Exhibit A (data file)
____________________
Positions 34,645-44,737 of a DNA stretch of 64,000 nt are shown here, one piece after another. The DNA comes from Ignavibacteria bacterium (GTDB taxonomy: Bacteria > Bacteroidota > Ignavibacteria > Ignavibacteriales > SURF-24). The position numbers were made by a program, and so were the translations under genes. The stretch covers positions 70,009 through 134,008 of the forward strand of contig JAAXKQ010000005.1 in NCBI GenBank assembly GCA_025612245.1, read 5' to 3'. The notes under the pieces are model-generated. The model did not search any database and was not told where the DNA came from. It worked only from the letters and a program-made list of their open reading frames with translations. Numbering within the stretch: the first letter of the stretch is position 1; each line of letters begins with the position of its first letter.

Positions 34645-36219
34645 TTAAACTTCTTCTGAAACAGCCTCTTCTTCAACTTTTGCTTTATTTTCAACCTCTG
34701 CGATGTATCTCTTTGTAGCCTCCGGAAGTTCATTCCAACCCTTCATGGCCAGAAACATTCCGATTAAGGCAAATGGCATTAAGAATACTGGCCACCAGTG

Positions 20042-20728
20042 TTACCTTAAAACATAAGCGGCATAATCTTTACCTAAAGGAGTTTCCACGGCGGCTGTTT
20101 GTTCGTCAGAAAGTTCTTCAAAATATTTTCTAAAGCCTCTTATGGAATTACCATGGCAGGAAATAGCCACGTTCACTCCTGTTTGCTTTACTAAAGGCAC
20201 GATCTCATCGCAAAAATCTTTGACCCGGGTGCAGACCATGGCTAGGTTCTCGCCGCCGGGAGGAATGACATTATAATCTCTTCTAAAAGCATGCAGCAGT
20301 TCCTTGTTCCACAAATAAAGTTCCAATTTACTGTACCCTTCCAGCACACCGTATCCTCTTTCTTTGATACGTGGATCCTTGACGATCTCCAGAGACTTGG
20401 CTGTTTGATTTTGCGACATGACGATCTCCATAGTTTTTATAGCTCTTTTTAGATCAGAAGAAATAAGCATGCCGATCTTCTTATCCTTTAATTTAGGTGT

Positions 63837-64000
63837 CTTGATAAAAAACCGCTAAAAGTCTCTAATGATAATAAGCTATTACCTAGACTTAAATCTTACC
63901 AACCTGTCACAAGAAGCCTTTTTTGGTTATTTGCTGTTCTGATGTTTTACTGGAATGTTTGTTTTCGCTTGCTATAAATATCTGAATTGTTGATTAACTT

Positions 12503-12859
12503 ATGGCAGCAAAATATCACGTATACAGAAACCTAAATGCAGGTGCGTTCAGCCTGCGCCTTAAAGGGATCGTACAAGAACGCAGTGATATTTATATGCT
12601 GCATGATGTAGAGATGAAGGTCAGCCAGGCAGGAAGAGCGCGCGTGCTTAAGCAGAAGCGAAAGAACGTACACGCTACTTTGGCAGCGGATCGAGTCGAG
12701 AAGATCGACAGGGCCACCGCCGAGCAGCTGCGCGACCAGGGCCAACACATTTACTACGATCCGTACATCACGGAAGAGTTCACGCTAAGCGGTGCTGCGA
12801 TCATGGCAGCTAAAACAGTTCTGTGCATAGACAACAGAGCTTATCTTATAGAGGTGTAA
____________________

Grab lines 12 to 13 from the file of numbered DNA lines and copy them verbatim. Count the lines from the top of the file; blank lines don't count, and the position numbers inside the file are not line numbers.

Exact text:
63837 CTTGATAAAAAACCGCTAAAAGTCTCTAATGATAATAAGCTATTACCTAGACTTAAATCTTACC
63901 AACCTGTCACAAGAAGCCTTTTTTGGTTATTTGCTGTTCTGATGTTTTACTGGAATGTTTGTTTTCGCTTGCTATAAATATCTGAATTGTTGATTAACTT